One thing to watch out for with flannel is pilling. To minimize pilling, always wash the quilt by itself and preferably in a front-loader. Top loaders that have a central agitator posts are hard on fabric because of the rubbing of the quilt against itself. Avoiding that kind of friction will help minimize pilling.

  17. #17
    Senior Member jokir44's Avatar
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    PLEASE don't prewash, please DON'T prewash, please don't PREWASH.

  18. #18
    Super Member GingerK's Avatar
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    What jokir44 said!! In spades!!!

    I am a pre-wetter. I wet down most everything that comes into my house because I have an alergy problem with the sizing in most fabric. I rinse stuff in as hot a water as I can stand and then dry in a dryer. It gets rid of enough of the sizing so that I can work with it comfortably and also controls shrinkage. But precut flannel is something that I would never even think about pre-wetting.
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  19. #19
    Power Poster Onebyone's Avatar
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    Quote Originally Posted by GingerK View Post
    What jokir44 said!! In spades!!!

    I am a pre-wetter. I wet down most everything that comes into my house because I have an alergy problem with the sizing in most fabric. I rinse stuff in as hot a water as I can stand and then dry in a dryer. It gets rid of enough of the sizing so that I can work with it comfortably and also controls shrinkage. But precut flannel is something that I would never even think about pre-wetting.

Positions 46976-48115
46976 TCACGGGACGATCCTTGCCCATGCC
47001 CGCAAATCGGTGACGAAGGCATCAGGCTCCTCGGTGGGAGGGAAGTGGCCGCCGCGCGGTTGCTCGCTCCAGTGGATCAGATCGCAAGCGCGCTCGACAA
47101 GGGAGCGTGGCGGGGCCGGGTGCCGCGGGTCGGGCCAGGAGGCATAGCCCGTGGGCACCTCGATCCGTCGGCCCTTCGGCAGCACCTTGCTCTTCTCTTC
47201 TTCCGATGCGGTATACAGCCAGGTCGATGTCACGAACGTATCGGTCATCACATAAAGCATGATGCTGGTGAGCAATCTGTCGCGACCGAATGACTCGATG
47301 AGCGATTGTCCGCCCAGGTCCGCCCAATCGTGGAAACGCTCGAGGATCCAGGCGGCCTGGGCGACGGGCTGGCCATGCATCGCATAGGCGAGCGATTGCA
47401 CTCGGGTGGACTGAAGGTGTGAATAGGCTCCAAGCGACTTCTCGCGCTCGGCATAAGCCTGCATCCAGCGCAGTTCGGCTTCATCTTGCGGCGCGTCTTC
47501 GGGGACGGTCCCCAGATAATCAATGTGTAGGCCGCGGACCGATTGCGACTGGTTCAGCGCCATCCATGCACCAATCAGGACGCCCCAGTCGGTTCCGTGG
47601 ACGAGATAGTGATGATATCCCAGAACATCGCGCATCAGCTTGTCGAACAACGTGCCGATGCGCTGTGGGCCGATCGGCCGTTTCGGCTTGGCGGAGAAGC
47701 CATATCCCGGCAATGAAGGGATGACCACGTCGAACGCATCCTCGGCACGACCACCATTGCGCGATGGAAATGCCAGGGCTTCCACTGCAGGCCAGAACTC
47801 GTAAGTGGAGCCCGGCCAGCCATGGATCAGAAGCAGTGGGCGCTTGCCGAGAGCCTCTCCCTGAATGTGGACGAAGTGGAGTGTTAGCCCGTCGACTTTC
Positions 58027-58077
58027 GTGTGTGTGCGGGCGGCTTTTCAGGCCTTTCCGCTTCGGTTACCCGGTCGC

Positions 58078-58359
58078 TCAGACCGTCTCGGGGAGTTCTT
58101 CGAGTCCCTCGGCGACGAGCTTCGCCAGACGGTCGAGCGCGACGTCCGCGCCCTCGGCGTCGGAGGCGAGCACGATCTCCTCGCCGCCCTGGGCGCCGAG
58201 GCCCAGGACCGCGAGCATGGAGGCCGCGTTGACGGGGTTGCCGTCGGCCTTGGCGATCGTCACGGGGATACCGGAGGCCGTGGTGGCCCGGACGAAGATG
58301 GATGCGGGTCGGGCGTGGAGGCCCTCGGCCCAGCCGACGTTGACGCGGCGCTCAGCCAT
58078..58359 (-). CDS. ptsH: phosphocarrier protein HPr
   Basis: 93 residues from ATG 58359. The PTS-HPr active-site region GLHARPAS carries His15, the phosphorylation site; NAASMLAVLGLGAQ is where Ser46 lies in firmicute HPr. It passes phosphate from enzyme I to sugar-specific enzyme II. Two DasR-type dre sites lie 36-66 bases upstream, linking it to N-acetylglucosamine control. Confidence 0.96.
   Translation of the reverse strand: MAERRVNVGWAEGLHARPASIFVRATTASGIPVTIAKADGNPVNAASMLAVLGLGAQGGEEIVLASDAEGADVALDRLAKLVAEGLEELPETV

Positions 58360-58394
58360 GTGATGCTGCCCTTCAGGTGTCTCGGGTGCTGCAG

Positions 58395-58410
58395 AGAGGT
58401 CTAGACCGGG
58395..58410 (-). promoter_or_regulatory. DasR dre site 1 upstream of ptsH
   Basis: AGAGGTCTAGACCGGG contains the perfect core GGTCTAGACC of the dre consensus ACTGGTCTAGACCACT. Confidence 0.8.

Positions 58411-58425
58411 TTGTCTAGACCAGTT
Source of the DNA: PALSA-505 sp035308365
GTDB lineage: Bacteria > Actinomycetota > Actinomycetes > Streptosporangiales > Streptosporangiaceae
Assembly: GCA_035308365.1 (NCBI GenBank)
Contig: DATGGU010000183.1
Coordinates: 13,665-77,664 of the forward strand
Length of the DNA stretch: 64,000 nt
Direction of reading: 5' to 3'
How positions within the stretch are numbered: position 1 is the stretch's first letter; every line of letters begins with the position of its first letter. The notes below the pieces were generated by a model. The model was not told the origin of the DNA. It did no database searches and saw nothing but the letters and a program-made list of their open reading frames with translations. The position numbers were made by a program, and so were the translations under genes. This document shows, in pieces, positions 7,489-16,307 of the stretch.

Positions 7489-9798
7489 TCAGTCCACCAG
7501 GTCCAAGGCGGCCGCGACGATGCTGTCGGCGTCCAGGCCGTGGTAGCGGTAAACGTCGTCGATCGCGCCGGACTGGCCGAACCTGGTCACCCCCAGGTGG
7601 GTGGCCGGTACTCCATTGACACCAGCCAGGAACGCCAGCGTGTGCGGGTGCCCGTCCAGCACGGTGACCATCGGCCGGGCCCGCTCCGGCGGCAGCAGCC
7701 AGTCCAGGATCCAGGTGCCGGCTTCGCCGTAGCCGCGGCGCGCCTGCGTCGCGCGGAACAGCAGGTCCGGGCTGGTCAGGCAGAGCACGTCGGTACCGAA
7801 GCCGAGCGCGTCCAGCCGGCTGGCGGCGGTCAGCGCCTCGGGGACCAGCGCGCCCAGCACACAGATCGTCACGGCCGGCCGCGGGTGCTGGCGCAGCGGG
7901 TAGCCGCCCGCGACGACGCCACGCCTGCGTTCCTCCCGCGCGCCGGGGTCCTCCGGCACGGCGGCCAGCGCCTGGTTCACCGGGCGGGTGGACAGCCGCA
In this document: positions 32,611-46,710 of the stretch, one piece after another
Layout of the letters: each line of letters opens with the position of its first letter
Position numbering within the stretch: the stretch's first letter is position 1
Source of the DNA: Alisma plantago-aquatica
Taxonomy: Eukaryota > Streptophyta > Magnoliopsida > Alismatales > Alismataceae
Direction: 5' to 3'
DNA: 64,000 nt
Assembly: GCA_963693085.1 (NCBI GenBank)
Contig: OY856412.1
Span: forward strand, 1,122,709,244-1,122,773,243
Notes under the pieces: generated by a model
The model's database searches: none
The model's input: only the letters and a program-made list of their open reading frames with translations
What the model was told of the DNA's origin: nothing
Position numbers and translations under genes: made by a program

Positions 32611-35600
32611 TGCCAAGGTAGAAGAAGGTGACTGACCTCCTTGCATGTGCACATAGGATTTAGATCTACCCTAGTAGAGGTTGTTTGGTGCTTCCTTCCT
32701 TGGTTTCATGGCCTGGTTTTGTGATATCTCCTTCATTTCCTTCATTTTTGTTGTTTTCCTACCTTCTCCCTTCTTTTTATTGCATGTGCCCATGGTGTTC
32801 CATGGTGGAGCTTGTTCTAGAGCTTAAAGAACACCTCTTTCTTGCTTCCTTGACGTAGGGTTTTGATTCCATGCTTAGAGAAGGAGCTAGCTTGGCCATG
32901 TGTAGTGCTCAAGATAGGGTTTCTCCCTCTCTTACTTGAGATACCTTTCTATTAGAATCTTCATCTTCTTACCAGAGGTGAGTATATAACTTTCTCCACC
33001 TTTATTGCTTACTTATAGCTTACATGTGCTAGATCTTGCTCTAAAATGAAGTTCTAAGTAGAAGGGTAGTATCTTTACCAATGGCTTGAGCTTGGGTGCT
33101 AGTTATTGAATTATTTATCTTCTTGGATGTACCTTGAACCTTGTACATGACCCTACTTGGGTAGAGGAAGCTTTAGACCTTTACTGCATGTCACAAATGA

Why not fill the washer with hot water and turn it off to let the item soak, not agitate, then select drain and spin. Much easier.
    I believe giving what I can will never cause me to be in need.
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    My heroes are working people, paying their own way, taking care of their children and being decent human beings.

  20. #20
    Super Member GingerK's Avatar
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    Onebyone, I have a front loader. Plus, by using a sink full of water, I can weed out and selectively treat any bleeders.
    Never argue with an idiot. They'll drag you down the their level and beat you with experience.

  21. #21
    Power Poster Onebyone's Avatar
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    Quote Originally Posted by GingerK View Post
    Onebyone, I have a front loader. Plus, by using a sink full of water, I can weed out and selectively treat any bleeders.

    Ok. I use every timesaver I can.☺
    I believe giving what I can will never cause me to be in need.
    Being cheap is not a badge of honor.
    My heroes are working people, paying their own way, taking care of their children and being decent human beings.

  22. #22
    Super Member sewingsuz's Avatar
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    I agree to not prewash and it will turn out great!
    Suzanne